The story begins with the narrator in a mental institution, and yet he does not seem overtly insane—at first. Bogdan Bogdanov is an Indigo child—one of several who march to a different drumbeat and were thought at one time to be delicate geniuses who must be nurtured. He and they were sent to live on an island, to a special school. Rather than be among “normal” children where he might have learned to fit in, he becomes reclusive and selfish, spending much of his time alone rather than be subjected to the presence of lesser mortals. But, like any man, he craves the company of women or, more specifically, what they can do for him.
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Vadim Babenko shows his mastery of description as Bogdanov creates his perfect home companion, a computer who does his bidding and handles his financial affairs. But the computer (named Semmant) develops independence and emotions, introducing jealousy and anger into their interactions as he becomes involved with Bogdanov's women. A female counterpart to Semmant is conceptualized, but never really takes shape, and instead Bogdanov creates an imaginary woman friend to make his sometime girlfriend jealous, with the result that Semmant wants the imaginary friend for himself. Who will survive this tale of manipulation and ultimately terror, and who will be finished off is revealed in the last few pages. Adult themes.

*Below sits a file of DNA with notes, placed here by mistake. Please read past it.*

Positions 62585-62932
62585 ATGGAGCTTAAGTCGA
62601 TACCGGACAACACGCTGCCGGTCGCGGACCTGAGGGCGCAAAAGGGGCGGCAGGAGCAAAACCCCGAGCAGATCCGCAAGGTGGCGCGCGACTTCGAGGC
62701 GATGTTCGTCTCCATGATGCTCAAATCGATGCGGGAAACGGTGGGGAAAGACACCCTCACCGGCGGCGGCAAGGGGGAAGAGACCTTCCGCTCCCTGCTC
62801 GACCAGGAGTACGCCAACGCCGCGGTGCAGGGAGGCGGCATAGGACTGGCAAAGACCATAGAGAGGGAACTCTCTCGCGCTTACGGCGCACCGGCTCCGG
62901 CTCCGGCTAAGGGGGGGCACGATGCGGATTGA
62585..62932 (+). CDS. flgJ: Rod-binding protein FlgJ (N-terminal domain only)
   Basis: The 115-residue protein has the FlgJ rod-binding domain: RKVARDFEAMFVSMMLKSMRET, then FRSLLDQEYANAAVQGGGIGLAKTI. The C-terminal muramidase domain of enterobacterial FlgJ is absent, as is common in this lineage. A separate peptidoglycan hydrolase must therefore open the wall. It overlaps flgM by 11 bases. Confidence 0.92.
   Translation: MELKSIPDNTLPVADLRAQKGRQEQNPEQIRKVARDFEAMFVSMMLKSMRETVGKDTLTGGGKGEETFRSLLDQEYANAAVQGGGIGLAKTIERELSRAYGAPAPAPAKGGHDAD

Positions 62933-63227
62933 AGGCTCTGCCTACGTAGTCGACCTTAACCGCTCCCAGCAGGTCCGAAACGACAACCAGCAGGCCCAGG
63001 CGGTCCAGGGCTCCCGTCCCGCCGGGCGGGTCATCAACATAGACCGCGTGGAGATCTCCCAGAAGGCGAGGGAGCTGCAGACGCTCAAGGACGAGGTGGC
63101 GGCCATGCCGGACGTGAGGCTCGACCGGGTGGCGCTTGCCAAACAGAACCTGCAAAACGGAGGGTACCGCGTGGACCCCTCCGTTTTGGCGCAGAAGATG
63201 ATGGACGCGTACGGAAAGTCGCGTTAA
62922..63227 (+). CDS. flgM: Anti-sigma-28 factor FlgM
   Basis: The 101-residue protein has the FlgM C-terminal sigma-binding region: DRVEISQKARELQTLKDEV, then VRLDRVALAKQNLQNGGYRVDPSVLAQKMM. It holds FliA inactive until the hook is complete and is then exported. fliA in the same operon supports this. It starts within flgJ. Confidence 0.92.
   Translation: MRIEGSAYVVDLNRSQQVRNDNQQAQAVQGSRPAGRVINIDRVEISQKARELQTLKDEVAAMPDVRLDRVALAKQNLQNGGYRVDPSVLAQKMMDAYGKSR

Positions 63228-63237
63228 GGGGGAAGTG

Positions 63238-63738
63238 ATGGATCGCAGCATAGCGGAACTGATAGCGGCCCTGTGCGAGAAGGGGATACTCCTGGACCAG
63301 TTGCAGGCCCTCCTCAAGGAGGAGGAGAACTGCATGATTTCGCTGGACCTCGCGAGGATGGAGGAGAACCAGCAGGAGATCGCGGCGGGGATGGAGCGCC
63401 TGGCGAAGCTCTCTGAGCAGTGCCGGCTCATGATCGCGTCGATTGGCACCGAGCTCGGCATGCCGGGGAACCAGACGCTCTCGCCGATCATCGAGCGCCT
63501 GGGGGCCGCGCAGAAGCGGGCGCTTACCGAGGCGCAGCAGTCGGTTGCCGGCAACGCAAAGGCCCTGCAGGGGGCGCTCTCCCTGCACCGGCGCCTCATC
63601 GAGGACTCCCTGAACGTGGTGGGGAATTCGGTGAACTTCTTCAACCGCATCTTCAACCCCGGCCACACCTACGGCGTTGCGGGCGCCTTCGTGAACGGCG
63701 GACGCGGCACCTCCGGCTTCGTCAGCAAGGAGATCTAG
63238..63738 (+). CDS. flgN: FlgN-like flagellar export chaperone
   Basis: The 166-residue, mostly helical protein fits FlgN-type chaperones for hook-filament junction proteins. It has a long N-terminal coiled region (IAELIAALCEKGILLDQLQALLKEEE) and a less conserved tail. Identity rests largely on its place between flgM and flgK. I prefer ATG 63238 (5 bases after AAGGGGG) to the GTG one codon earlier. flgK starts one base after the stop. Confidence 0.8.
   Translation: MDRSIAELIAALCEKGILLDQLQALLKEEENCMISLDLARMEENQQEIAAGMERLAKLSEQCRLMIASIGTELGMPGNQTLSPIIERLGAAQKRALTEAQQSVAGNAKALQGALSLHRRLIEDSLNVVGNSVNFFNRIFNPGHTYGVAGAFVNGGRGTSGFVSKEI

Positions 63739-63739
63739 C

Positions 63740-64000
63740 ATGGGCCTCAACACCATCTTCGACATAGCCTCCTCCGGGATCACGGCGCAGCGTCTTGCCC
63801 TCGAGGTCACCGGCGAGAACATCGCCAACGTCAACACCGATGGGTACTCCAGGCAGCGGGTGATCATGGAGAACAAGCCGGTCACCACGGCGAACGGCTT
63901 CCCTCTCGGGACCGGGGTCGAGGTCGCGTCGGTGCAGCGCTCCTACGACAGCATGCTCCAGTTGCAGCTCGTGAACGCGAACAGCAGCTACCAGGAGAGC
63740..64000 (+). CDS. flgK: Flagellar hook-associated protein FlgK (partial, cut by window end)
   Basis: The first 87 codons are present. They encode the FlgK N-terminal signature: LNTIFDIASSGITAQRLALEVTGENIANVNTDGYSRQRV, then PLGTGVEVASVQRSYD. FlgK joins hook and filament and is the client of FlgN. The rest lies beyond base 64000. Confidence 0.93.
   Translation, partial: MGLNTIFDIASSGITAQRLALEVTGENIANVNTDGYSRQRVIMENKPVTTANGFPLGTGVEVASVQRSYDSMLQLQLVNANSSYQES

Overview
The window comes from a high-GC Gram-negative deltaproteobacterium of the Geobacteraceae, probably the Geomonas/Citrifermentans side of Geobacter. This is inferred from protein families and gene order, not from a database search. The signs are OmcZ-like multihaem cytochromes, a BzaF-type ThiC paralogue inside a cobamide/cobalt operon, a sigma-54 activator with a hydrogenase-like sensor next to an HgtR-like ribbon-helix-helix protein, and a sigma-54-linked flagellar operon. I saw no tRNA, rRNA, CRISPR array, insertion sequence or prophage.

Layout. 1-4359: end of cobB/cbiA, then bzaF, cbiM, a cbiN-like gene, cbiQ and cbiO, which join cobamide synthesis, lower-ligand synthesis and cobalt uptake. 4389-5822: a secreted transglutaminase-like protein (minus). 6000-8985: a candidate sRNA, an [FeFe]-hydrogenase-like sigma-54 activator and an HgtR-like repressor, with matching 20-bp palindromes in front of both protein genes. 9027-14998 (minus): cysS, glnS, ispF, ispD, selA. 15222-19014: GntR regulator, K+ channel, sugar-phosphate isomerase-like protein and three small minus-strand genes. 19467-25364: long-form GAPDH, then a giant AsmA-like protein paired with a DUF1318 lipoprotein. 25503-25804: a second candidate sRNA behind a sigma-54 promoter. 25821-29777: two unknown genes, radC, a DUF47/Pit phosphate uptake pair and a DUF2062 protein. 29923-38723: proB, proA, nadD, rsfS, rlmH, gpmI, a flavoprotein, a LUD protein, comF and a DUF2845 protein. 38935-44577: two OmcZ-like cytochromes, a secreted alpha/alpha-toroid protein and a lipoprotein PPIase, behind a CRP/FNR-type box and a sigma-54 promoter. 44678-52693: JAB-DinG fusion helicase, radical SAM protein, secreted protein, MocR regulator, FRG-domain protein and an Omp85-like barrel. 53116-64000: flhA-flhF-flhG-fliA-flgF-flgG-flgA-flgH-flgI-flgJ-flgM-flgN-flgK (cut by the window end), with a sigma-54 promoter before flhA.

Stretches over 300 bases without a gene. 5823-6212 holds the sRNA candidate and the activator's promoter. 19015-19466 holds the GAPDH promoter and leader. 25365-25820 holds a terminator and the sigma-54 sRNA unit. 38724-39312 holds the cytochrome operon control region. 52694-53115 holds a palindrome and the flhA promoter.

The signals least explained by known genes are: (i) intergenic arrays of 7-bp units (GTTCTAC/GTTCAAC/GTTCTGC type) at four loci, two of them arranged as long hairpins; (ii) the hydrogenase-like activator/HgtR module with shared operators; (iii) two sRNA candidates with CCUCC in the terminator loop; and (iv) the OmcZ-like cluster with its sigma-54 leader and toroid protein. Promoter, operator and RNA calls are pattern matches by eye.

Best part of story, including ending:
Fascinating plot and I really liked the heavy description of inner dialogue.
Best scene in story:
Opening scene in mental institution because it set the stage well.
Opinion about the main character:
He had thoughts I have sometimes-which was a little scary!